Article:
The weakening US dollar against South Korean won has invited the highest amount of foreign investment in Korean stocks in 15 months, data showed on Nov. 9.
Foreign investors net bought Korean listed stocks worth 1.36 trillion won ($1.22 billion) in October, the highest monthly figure since August 2019, according to data by the Financial Supervisory Service. As a result, foreigners owned some 30 percent of listed shares in Korea, valued at a combined 584.8 trillion won as of end-October. Beforehand, foreign investors have net sold Korean listed stocks for two consecutive months until September.
By countries of origin, investors hailing from the United Kingdom, the Cayman Islands, Hong Kong and Luxembourg were the biggest net buyers of Korean stocks in October. US investors were biggest net sellers, followed by Singaporeans.
The weaker US dollar against the local currency, macroeconomic growth and improved corporate performance here were driver of the foreign capital influx, FSS said in a statement. Earlier in October, the Bank of Korea announced that the nation’s gross domestic product grew 1.9 percent on-quarter in the third quarter.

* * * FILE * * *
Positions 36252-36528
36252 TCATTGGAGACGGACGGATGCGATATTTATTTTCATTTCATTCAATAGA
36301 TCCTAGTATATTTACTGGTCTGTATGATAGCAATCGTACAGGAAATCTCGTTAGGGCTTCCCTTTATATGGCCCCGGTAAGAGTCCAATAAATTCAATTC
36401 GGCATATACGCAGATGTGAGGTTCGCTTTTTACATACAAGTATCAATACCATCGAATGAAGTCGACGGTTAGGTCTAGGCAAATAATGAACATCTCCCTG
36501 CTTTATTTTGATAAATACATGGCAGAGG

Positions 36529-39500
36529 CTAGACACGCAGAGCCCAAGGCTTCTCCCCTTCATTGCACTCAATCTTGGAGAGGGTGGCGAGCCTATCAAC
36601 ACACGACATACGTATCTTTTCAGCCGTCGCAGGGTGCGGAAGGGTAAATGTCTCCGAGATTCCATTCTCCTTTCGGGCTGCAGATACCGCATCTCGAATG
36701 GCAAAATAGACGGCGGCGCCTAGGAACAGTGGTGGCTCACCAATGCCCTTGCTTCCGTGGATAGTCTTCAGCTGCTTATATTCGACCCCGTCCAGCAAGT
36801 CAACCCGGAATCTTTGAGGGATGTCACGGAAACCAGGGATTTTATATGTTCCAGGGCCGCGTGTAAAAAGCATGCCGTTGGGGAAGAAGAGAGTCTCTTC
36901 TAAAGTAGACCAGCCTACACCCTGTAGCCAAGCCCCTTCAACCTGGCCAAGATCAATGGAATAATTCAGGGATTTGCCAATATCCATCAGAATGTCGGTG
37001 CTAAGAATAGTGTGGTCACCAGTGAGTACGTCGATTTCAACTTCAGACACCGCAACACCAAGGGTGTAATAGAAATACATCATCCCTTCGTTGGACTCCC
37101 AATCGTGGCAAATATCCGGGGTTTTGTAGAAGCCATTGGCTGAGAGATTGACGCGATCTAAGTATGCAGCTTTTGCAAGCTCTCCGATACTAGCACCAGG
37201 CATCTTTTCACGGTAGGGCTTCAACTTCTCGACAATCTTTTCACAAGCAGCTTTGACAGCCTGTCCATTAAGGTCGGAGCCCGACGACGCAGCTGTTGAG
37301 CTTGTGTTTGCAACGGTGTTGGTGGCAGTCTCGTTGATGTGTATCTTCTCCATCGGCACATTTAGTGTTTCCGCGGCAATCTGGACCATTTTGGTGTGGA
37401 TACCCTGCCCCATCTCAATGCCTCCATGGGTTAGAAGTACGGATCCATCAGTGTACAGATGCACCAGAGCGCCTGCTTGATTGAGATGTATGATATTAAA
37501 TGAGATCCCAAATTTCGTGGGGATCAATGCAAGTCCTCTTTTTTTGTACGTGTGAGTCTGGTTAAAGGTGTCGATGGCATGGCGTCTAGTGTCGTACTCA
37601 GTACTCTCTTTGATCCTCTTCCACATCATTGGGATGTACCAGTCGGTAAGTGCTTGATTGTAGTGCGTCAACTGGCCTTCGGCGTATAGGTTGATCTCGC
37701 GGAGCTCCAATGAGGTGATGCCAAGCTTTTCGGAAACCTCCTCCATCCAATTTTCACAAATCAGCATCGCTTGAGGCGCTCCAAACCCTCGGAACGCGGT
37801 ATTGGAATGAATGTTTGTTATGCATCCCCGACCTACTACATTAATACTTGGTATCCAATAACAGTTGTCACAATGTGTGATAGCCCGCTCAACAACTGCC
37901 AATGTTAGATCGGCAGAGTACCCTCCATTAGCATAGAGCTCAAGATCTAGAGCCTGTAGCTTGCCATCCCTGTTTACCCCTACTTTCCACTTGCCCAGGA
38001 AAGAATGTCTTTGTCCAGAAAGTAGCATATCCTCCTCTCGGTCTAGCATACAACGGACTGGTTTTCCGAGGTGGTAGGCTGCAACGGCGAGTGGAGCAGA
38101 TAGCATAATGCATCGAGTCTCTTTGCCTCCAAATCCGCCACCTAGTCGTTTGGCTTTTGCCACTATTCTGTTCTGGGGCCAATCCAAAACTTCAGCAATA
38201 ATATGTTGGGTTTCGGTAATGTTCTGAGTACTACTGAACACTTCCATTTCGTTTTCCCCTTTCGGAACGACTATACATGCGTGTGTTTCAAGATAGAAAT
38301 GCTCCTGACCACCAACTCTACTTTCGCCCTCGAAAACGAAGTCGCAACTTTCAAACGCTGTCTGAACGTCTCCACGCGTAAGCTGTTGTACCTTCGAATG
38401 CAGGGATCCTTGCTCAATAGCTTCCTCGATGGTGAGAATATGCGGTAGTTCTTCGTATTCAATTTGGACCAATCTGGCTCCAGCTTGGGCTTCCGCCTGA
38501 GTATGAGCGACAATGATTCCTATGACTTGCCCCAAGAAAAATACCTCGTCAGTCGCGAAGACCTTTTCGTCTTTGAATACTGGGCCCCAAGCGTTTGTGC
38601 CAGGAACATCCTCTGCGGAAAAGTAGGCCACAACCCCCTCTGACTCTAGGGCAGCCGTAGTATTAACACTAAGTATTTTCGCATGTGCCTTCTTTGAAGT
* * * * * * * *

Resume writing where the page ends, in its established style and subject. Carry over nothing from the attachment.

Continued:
In particular, the Korean won rose sharply against the greenback in October. According to Seoul Money Brokerage, the dollar-to-won foreign currency exchange rate fell 2.9 percent, meaning the local currency strengthened by the corresponding value.
With the recent announcement that Democrat Joe Biden won the presidential election Saturday, market analysts have said that Biden’s expansionary fiscal policy is expected to lead to monetary easing and further weaken US dollar. The Biden victory is said to imply that more US fiscal spending will be needed to curb the national spread of the coronavirus, support manufacturing sectors and achieve clean energy plan.
This leads to analyst projections that the downside pressure on dollar-to-won forex rate still persists, invoking questions as to how the weaker dollar would affect foreign investors’ decisions.
“US dollar will continue to be weak on persisting downward pressure (against the Korean won), but the pace of weakening may become more moderate,” Jeon Seung-ji, a currency analyst at Samsung Futures, wrote in a note. “What comes to attention is what actions the Chinese and Korean authorities will take (to stabilize the local currency) and how foreign capital net inflow to Korean stocks will be affected.”
By Son Ji-hyoung (email@example.com)